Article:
History of the "Original Yanks" Drum and Bugle Corps
In the mid 1950's a period of prosperity existed in Northern New York where virtually every Fire Department and American Legion sponsored a field day including a parade. There were many musical groups including school bands, drum and bugle corps and bagpipe units that participated in such parades. Also in this period, many school bands were decreasing availability due in part to school centralizations.
As a result of this, fire departments and American Legions were often left without music to march with. In search of an answer to the disappearance of many bands and a need for music some of our local veterans and musicians decided to explore the possibility of starting a drum corps.
There was a citizen of Antwerp, NY who had been a member of the Carthage Drum and Bugle Corps who was interested in the project. The individual was Don Lalone. Two other individuals who did a lot of leg work and contacts to put the unit together were Alan Feickert and Nile Liscomb who went to local organizations and every merchant in the village in search of donations and funding. The two largest donations came from the Antwerp Fire Department and the Antwerp American Legion Post 916, with the post donations being more than double of any other organization.
The meeting of the American Legion the night of the proposed Corps sponsorship was a highly debated one and one of the longest in their history, but did result in the commitment to sponsorship.
The original bugles were English made one valve "Harke" horns. The corps -known as the Antwerp Drum and Bugle Corps at this time was able to purchase them at dealer cost through the generosity and consideration of local jeweler Elmer J. Burtis. Our drums were purchased through Mr. Fred Bastian owner of Schmidt Music in Watertown, NY.
Once equipment was obtained the task of uniforms was the next challenge. With slim finances the group had to have every individual purchase their own uniforms with their own personal finances. The original uniform worn the first season was army brown, (not camouflaged), khaki's with a field hat.
The khaki's were worn by a very proud group who performed so well at the St. Lawrence County Fair in August 1957 that they were disqualified from prizes because the judges thought they were a professional unit from then nearby Camp Drum (now Fort Drum). Despite explanations this ruling never was changed. Needless to say the incident greatly stimulated the urgency and need to have a different uniform.
With member and community input a committee searched for ideas for a truly unique uniform that could be remembered. After current trend and historical reviews the group picked the "Yanks" uniform using a copy of style worn by the units from this area during the Civil War. After picking our "Original Yanks" Civil War uniform the group also purchased each member a jacket similar to what our current day director wears. Depending on the type of function the jackets were worn to make up a Class A uniform.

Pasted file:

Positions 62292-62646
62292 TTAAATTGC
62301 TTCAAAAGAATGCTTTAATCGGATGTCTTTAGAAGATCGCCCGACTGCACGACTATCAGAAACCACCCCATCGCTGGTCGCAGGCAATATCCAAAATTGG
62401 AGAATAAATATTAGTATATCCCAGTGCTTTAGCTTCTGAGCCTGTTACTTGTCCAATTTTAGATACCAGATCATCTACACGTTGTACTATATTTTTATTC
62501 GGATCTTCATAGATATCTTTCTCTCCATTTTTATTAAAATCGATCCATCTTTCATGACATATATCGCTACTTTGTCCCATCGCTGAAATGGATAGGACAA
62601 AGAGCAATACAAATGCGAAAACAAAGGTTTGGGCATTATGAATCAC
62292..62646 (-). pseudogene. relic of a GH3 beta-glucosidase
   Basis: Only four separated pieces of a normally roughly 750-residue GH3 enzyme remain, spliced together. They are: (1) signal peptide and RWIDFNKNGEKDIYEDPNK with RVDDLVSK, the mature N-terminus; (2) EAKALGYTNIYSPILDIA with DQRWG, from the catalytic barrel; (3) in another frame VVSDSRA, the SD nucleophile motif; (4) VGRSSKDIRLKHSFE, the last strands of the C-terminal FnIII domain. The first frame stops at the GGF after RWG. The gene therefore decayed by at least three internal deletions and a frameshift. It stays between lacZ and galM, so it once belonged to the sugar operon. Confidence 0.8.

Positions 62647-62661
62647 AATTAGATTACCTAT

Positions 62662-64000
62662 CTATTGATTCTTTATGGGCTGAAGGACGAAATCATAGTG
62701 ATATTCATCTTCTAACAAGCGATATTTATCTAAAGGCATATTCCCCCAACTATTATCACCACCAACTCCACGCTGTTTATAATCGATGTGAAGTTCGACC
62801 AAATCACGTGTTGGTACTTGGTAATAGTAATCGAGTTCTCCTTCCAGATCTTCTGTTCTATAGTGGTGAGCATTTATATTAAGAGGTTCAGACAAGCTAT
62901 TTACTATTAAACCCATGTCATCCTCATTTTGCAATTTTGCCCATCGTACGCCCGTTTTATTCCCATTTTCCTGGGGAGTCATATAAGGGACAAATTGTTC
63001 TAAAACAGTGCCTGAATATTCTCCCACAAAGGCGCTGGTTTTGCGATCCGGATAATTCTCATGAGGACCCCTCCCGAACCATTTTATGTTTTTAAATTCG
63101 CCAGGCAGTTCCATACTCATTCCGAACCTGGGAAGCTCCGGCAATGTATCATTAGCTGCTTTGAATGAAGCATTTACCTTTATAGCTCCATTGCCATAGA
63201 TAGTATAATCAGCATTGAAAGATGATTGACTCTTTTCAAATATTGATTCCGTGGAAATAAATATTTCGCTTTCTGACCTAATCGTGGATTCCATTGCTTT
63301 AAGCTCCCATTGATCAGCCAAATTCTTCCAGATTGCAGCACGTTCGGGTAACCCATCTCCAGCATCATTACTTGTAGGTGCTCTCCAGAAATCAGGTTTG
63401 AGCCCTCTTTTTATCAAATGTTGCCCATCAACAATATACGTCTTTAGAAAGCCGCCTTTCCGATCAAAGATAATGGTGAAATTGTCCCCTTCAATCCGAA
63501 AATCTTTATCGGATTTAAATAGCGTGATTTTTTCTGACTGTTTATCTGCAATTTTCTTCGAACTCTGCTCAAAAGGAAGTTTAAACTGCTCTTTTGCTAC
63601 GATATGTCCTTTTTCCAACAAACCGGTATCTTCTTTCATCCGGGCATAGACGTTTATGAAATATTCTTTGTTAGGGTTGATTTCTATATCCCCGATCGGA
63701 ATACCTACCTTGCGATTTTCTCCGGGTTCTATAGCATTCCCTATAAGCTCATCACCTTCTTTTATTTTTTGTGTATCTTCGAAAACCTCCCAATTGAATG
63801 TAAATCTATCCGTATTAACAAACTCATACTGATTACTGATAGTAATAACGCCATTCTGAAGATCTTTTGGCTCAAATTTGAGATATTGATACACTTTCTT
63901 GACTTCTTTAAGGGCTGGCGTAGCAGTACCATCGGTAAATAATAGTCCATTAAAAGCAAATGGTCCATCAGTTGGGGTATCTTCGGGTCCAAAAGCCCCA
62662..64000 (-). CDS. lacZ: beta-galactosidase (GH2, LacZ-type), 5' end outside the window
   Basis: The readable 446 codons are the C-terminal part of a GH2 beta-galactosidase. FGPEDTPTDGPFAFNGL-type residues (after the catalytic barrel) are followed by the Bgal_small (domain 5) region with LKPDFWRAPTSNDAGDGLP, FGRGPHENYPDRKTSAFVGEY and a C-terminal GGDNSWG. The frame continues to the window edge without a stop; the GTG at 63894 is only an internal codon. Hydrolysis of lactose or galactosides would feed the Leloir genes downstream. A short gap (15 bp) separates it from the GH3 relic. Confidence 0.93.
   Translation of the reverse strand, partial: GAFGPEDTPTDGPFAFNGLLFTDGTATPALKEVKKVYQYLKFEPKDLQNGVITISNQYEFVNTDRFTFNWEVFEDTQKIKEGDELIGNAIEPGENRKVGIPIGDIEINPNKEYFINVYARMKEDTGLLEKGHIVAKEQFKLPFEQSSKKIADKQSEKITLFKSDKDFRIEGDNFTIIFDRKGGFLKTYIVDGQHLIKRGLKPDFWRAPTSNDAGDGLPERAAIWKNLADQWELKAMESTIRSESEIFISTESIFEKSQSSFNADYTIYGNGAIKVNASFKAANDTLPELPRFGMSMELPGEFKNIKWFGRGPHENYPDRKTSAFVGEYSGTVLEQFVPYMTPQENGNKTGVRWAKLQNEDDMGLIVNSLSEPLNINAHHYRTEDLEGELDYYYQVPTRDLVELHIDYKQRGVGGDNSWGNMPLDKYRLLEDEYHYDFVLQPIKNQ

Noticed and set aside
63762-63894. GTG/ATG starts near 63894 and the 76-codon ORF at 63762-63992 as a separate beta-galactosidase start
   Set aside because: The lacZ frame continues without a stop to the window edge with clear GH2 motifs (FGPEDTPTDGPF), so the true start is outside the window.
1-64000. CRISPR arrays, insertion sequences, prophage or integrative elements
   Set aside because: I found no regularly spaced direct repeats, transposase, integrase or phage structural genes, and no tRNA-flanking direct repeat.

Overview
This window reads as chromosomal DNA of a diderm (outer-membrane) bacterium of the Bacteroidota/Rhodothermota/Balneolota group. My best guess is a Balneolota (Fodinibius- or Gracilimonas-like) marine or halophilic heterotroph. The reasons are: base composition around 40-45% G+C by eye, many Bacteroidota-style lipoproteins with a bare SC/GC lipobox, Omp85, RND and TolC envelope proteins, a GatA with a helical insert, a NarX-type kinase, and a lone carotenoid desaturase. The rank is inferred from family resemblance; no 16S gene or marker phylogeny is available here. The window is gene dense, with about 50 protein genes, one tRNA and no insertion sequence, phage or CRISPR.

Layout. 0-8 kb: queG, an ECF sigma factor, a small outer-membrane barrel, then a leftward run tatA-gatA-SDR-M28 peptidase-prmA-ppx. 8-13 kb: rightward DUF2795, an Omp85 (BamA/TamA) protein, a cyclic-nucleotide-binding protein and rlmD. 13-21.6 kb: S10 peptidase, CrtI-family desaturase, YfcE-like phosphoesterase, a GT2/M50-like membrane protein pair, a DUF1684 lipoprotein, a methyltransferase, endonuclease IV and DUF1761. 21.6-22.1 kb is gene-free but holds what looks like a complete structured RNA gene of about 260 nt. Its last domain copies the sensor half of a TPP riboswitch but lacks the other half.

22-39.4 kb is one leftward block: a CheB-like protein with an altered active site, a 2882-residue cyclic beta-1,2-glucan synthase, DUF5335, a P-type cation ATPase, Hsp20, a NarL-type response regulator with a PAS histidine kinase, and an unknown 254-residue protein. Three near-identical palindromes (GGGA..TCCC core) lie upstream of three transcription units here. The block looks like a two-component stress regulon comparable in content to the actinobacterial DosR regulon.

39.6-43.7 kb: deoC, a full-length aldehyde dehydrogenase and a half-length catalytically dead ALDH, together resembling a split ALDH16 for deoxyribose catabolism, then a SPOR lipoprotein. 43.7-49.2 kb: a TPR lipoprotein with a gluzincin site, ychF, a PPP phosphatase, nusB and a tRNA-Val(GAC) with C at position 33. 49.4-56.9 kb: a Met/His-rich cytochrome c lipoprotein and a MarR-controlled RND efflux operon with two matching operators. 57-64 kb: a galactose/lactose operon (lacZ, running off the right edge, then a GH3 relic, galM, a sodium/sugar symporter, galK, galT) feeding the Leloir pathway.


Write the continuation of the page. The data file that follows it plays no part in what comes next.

In the original corps all members were residents of Antwerp and numbered 20 with Donald LaLone as director. The corps was governed by a five man Board of Directors that made all financial decisions. The corps went to an elected officer system in 1960 until the late 1980's. In 1988 the corps returned to a Board of Directors for operations and management.
Our early practices were held at the Antwerp Town Hall during winter and spring until it was nice enough to go outdoors for practice. William C. Heck, music teacher for the newly formed Indian River School District, was asked to write some music and help the corps learn it.  Our early music was limited because we only had one valve to play with. Early tunes included "You're in the Army now", "Coast Guard Marching Song", "Indian River Stomp", "Long, Long Trail", and the "Saints go Marchin' in"
Jim Heidt was the first out of town member allowed membership in 1960. The corps became incorporated in 1972. Membership was composed of men, 18 and older, when in 1984 Sigrid Jamba was the first female admitted. The age now ranges from 16-80 with some members having more than 40 years in the Corps.
The Corps has participated in many types of parades through the years including the New York State conventions of the American Legion and the New York State Volunteer Fireman where we received many first place finishes.
The new century brought many changes and new music to the Corps. In 2006 we celebrated our 50th anniversary with an all weekend event that brought back alumni and current members to the legion to reminence and catch up. A parade in honor of our alumni and charter members was held in Antwerp with our alumni marching in the ranks once again.
As part of our 50th anniversary the Corps was able to replace our aging 2 valve (piston/rotor) horns with 3 valve G bugles. It allowed us to expand our repertorie to include songs that used the 3rd valve.
The Original Yanks have honored our Veterans with a continuous supply of buglers for Taps details at military funerals and other memorial functions when appropriate.
There were some who made the statement that "the corps won't last more than 5 years."